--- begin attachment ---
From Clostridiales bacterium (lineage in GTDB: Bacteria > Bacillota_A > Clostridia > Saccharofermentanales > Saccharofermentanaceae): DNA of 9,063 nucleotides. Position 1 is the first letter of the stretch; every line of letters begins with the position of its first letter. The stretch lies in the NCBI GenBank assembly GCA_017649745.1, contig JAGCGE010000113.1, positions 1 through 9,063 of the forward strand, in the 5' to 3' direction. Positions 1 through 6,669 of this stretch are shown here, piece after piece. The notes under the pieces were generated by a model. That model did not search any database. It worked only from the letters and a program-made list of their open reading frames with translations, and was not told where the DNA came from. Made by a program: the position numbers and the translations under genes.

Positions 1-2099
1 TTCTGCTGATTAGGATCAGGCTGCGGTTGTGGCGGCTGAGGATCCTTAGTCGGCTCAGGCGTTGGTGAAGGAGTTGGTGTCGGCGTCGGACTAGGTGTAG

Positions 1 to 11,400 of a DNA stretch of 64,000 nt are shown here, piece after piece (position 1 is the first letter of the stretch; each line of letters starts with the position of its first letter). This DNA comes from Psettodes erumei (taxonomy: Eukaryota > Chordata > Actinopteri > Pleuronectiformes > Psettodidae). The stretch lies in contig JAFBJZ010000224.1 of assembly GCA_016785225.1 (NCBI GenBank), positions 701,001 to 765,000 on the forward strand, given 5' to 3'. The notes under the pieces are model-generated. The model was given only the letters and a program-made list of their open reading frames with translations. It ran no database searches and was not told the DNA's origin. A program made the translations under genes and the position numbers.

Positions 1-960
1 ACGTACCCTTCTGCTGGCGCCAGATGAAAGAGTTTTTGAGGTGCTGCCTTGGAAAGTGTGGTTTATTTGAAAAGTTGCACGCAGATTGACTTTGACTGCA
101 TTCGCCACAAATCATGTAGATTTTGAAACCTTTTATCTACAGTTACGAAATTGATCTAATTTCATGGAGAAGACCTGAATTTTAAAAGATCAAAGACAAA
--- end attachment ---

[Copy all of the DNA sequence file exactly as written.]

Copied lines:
From Clostridiales bacterium (lineage in GTDB: Bacteria > Bacillota_A > Clostridia > Saccharofermentanales > Saccharofermentanaceae): DNA of 9,063 nucleotides. Position 1 is the first letter of the stretch; every line of letters begins with the position of its first letter. The stretch lies in the NCBI GenBank assembly GCA_017649745.1, contig JAGCGE010000113.1, positions 1 through 9,063 of the forward strand, in the 5' to 3' direction. Positions 1 through 6,669 of this stretch are shown here, piece after piece. The notes under the pieces were generated by a model. That model did not search any database. It worked only from the letters and a program-made list of their open reading frames with translations, and was not told where the DNA came from. Made by a program: the position numbers and the translations under genes.

Positions 1-2099
1 TTCTGCTGATTAGGATCAGGCTGCGGTTGTGGCGGCTGAGGATCCTTAGTCGGCTCAGGCGTTGGTGAAGGAGTTGGTGTCGGCGTCGGACTAGGTGTAG

Positions 1 to 11,400 of a DNA stretch of 64,000 nt are shown here, piece after piece (position 1 is the first letter of the stretch; each line of letters starts with the position of its first letter). This DNA comes from Psettodes erumei (taxonomy: Eukaryota > Chordata > Actinopteri > Pleuronectiformes > Psettodidae). The stretch lies in contig JAFBJZ010000224.1 of assembly GCA_016785225.1 (NCBI GenBank), positions 701,001 to 765,000 on the forward strand, given 5' to 3'. The notes under the pieces are model-generated. The model was given only the letters and a program-made list of their open reading frames with translations. It ran no database searches and was not told the DNA's origin. A program made the translations under genes and the position numbers.

Positions 1-960
1 ACGTACCCTTCTGCTGGCGCCAGATGAAAGAGTTTTTGAGGTGCTGCCTTGGAAAGTGTGGTTTATTTGAAAAGTTGCACGCAGATTGACTTTGACTGCA
101 TTCGCCACAAATCATGTAGATTTTGAAACCTTTTATCTACAGTTACGAAATTGATCTAATTTCATGGAGAAGACCTGAATTTTAAAAGATCAAAGACAAA